Photo taken from the Southeast corner of the building site looking toward the rear of the home. Note the 3000-gallon rainwater cistern in the background.
I'm happy to report that it has probably been one of the biggest successes on the project. Everything works exactly as designed! Even though water is inexpensive where we are, we have numerous clients who do not have access to city water where effective use of rainwater could potentially save them thousands of dollars in well-drilling. Our ability to show them how our system works has allowed us to convince these clients that there are definitely outside-the-box solutions to water access problems.
How was the integrative process applied and what was the greatest benefit gained?
The greatest benefit we experienced in the integrative design process was with the solar installer, First Light Solar. As design professionals and homeowners, we had a general knowledge of solar technologies. However, it wasn't until the solar installer came out and discussed options for both the photovoltaic and solar thermal systems that we really came to understand how critical the system selection and location on the roof would be. By discussing this early in the design process, it became much easier to integrate chases (a framed enclosed space around a flue pipe or a channel in a wall, or through a ceiling for something to lie in or pass through) and locate spaces to hide equipment. This early discussion also helped us to decide that it made sense to do the active solar portion of the work now rather than later due to the then-current prices of panels and deadlines for various incentives and rebates. The decision to install these systems then likely saved us several thousand dollars.
Aside from LEED certification, what do you consider key project successes?
Ultimately, I am reminded of the success of the project every time a client comes in and says, "Wow. I could definitely live here!". It drives home the point that being net-zero doesn't have to be expensive or look out of place. It brings a smile to my face whenever someone asks (in the middle of winter, no less) if the HVAC system has been running all day and I can confidently tell them that the HVAC hasn't run at all - they are feeling the thermal mass floors radiating the sun's energy back into the room.
View into living room. floor-to-ceiling passive solar windows on the right side, polished concrete floors provide excellent thermal mass for the passive solar heating, engineered rafters utilize recycled waste wood, all CFL and LED lighting throughout, LED TV uses less than half the energy of an equivalent-sized plasma TV, EPA-certified, high-efficiency, wood-burning fireplace insert.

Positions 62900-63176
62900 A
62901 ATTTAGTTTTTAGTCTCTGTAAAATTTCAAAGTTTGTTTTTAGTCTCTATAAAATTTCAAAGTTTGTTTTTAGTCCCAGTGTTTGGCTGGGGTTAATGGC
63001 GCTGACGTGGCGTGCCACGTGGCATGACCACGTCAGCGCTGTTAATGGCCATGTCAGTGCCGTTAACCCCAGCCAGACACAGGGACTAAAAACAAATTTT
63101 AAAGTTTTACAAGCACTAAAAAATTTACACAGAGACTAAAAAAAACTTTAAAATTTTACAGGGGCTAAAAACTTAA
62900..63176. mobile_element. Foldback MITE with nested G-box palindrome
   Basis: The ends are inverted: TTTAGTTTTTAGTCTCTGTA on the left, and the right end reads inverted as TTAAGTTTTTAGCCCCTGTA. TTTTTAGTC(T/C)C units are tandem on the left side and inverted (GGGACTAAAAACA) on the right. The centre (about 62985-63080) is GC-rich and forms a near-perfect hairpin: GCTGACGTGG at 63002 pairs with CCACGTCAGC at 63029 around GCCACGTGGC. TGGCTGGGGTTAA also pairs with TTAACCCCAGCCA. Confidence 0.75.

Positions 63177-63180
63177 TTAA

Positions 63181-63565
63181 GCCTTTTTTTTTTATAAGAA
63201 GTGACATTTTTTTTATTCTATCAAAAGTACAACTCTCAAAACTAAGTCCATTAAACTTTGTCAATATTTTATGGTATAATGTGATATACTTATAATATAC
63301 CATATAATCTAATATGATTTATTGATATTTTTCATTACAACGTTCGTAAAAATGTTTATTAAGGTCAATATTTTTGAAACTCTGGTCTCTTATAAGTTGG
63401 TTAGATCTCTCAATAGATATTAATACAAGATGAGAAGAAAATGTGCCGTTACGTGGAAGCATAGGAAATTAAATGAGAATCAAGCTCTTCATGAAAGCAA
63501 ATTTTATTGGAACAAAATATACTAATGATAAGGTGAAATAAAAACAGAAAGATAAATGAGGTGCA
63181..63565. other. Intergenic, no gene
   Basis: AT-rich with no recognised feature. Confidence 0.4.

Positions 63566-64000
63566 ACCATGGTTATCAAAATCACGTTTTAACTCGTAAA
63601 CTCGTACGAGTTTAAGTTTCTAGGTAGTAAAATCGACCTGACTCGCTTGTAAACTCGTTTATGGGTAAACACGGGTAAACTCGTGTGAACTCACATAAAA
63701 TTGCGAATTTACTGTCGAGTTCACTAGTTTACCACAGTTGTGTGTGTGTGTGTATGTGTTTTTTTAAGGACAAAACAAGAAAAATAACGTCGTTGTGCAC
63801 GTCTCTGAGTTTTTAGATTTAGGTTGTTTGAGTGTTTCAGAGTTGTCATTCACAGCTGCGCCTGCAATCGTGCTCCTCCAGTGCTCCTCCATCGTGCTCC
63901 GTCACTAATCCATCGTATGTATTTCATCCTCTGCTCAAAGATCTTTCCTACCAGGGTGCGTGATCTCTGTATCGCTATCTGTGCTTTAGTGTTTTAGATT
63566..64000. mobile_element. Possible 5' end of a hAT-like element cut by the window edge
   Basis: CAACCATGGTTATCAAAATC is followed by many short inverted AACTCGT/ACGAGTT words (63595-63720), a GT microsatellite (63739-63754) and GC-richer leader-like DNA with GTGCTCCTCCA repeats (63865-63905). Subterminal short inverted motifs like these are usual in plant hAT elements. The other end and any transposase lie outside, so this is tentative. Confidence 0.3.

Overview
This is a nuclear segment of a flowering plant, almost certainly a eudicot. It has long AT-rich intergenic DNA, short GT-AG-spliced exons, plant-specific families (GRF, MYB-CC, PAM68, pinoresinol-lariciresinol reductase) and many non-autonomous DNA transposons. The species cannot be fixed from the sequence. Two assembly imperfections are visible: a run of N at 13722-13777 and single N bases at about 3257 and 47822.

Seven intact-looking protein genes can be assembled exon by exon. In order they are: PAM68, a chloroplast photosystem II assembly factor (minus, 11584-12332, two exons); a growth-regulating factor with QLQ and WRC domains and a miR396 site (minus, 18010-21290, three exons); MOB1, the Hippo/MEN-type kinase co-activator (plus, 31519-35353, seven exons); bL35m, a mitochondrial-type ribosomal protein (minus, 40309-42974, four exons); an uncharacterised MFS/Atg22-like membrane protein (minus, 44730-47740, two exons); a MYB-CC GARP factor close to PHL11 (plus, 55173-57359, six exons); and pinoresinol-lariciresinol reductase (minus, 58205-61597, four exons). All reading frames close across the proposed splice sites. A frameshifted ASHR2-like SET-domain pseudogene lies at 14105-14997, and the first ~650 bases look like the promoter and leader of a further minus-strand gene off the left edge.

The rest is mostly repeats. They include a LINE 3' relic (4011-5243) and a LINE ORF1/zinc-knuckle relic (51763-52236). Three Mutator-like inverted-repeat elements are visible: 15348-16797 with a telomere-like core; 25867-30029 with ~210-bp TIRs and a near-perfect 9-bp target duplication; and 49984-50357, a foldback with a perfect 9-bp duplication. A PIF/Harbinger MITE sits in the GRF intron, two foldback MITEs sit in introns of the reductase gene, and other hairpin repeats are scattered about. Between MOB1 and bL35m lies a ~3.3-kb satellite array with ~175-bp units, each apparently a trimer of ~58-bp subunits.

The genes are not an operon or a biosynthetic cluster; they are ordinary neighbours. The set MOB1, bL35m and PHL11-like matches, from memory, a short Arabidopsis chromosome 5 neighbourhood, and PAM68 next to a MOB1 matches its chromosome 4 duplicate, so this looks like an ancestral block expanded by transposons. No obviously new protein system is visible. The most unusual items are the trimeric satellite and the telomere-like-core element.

I also consider our ability to get to net-zero as a major success on the project. It wasn't easy - in addition to creating a tight, well-insulated thermal envelope, incorporating efficient HVAC and water heating strategies, and the active solar components, we really had to look at the electrical usage of the house by circuit to see where we were wasting power. With simple modifications to when we used certain appliances and turned equipment off, it was the last piece of the puzzle to become net-zero.
View from master bedroom looking toward South windows.
What were the most important long- and short-term value-add strategies and what returns on investment (ROI) have been experienced or anticipated?
Some design decisions were made regardless of the return on investment (ROI), since we wanted to have the ability to show examples of certain technologies to clients. While we knew that some of these decisions would not necessarily pay back quickly, it was still interesting to see how we felt about them once we had moved in and had time to think about their effect on our use of the house.
In terms of long-term value, it's hard to express how important it is to have access to natural light. The additional benefit to a passive solar home, beyond reduction of energy usage, is the quality of light gained. We rarely use lights in our house by day, even on cloudy days. The quality of sleep has been drastically improved when compared to previous homes. We wake up with the sunrise instead of an alarm clock and find ourselves to have more energy throughout the day.